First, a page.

If you don't know, Audible.com, a subsidiary of Amazon, is a subscription website (kinda like Netflix), where you have access to hundreds of thousands of audiobooks. Every month you pay $14.95 and you get 1 credit that you can use to purchase an audiobook, most of which cost at least $20 otherwise. If you're not keen on using Audible for a certain month, you can bank the credits and use them later on.
I was skeptical about using Audible for a multitude of reasons. First, every YouTuber and their mother seems to be sponsored by them. I was like, "What is this fail service that requires so much advertisement from YouTubers?" But then I realized, I think the company puts almost all of their advertising efforts into YouTube because I haven't seen commercials for it on TV or anything like that, which is pretty cool that they generate most of their business using YouTube primarily.
Another reason I was skeptical is because I wasn't sure about audiobooks in general. It felt like a lazy way to read a book, but then I thought, well I'm not reading any books at all... So it has to be a step up from that, right?
Overall I'm really pleased with my experience. To-date, I've listened to a total of three audiobooks. I think it's a great way to feed your brain on the drive to work/school (that's when I use it). I get so annoyed with stupid radio station banter and sometimes I get tired of listening to music, so it's perfect for me to have an audiobook on-hand. Also, if you get anxious driving alone it's like having someone there with you. It's also great for keeping your mind off mundane tasks like doing chores or exercising at the gym.
You can find "first month free" coupons for Audible all over the internet, so really, there's no reason not to try it.
The book I used my free month on is "Is everyone hanging out without me? (And other concerns)" by Mindy Kaling. I was drawn to this book because Mindy actually narrates it herself, and that's pretty special since she knows all the inflections and intonations to get the sarcasm just right. Also, I love love love the Mindy Project so I knew I was going to enjoy this book. The humor is very similar to the show, obviously, so if you like Mindy Kaling, this is great audiobook to start with.
But honestly, even if you're not on the Mindy train like I am, it's still a good read (/listen?). She's so relatable and witty that it doesn't even matter if you're unfamiliar with her career. She has a whole portion of the book dedicated to her time at The Office, a show I don't watch, and I still found that part enjoyable.
She guides us through her childhood, her teens, her time at college, and her career as a comedy writer. She talks about what it's like to be a female writer in a male-dominated industry, and growing up as a chubby girl (keeping it light and funny throughout, even though these issues can be heavy!). Overall this book remains my favorite audiobook of the three I've listened to so far.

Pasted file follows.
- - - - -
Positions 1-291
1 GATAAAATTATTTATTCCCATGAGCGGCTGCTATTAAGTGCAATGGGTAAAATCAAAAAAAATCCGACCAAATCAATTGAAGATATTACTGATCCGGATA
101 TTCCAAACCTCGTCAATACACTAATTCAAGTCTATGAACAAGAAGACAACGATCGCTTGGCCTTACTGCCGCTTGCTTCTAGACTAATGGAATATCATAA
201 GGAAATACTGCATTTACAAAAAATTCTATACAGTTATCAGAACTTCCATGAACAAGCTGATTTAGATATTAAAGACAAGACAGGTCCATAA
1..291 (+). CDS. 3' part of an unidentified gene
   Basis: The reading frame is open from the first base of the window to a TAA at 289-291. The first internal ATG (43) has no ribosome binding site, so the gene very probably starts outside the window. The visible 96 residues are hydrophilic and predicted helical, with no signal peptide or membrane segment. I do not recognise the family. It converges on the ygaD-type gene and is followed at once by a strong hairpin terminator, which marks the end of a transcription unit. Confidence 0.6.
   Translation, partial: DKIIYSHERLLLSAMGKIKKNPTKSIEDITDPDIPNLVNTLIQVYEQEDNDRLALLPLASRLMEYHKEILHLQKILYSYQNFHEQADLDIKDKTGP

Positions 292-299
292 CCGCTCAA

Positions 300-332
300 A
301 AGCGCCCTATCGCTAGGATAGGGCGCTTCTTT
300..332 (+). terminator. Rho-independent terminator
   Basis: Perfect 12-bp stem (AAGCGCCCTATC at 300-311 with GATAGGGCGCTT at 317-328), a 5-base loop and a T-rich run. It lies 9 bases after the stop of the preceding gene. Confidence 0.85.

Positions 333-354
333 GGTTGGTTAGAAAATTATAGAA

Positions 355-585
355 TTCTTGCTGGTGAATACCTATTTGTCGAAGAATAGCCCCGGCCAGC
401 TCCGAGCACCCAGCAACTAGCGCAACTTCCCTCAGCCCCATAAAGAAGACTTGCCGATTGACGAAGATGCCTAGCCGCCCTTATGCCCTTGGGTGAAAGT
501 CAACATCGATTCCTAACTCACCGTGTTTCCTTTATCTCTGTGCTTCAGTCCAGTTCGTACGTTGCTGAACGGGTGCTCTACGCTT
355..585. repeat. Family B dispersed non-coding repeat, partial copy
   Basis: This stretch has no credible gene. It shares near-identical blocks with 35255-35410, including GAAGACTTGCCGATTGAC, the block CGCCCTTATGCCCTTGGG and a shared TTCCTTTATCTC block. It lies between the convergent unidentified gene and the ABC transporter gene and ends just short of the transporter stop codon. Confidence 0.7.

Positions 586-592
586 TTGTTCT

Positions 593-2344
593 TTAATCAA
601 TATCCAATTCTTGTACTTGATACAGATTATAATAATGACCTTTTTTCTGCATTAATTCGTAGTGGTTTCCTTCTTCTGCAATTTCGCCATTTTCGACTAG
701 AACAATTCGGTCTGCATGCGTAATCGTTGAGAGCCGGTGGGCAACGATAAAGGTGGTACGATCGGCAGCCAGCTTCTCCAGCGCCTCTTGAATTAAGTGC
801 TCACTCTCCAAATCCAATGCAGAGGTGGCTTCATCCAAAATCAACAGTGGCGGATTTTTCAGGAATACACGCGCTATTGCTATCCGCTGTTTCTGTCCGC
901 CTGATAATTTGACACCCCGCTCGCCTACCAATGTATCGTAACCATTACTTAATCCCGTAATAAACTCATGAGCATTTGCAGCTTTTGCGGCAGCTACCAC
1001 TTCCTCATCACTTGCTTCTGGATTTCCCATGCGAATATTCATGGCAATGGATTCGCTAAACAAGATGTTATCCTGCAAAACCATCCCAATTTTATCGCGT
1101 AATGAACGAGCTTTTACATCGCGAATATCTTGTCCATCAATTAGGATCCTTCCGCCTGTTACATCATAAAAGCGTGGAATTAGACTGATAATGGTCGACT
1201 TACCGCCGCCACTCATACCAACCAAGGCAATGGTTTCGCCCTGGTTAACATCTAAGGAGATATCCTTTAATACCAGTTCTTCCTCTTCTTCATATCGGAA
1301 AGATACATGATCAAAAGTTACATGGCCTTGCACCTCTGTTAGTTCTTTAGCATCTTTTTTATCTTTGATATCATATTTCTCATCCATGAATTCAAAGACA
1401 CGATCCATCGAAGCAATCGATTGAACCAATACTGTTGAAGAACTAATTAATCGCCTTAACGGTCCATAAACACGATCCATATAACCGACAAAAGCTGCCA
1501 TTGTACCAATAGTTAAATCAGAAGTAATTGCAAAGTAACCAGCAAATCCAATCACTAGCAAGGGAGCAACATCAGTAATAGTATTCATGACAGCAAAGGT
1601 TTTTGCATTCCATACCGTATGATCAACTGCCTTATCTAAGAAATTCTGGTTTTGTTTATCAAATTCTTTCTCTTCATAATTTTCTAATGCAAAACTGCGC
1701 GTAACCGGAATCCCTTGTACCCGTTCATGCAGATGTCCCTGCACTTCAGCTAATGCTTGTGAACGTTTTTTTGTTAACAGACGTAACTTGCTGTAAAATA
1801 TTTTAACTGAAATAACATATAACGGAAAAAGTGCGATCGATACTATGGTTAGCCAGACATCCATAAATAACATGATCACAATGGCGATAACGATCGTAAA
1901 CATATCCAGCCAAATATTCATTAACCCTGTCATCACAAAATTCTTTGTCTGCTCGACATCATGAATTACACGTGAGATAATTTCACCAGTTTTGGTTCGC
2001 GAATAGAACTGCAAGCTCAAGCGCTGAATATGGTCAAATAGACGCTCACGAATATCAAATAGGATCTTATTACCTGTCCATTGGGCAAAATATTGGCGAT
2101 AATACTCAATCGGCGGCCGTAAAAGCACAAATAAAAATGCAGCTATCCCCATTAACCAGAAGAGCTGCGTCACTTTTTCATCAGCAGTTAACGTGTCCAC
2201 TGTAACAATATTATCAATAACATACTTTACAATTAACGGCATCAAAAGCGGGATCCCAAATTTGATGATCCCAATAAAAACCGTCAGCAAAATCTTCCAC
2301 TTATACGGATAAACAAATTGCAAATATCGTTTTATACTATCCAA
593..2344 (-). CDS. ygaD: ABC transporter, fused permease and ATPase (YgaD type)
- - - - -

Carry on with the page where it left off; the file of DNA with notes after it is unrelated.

I ended up enjoying this book as well. Not as much as Mindy's, but still. Lena has a lot of interesting stories to share and it was cool to hear her reflect. She's been getting a lot of criticism over a certain portion of this book, and I think it's all bogus and should not deter you from reading/listening to it. I feel like people love picking on her and, yes, some of the criticism is well-deserved, but most of it is not.
Like Mindy, she talks about largely feminist issues, which is always interesting (to me at least). Lena isn't a perfect feminist (again, she is problematic in many ways), but she has fallen victim to certain injustices as a woman and speaks about them in a frank and honest way. In this sense, her candor is appreciated.
Are you sensing a pattern with my book choices? I responded really well to the feminist undertones in Mindy and Lena's books, and I guess I wanted something more substantial to chew on, so to speak. "Bad Feminist" by Roxane Gay was perfect for me. It's a collection of essays and it talks about her experiences with feminism and racism. If you're trying to keep your feminism intersectional, this is the book you need in your life.
She discusses so many contemporary feminist issues (including Lena Dunham and her show "Girls"-- how fitting) and provides honest and well-founded insight. Her tone is both critical and sarcastic, which makes it enjoyable to listen to, and Bahni Turpin (the narrator) does an incredible job at capturing it.
If you're looking for some brain food, this is precisely the book you need. Instead of listening to inane radio chat on your way to work, listen to Bad Feminist. It's educational and fun.
So that's it! To recap, Audible is worth the hype! Definitely give it a shot, and if you have any book suggestions similar to these, be sure to let me know because have no clue what to listen to next. :)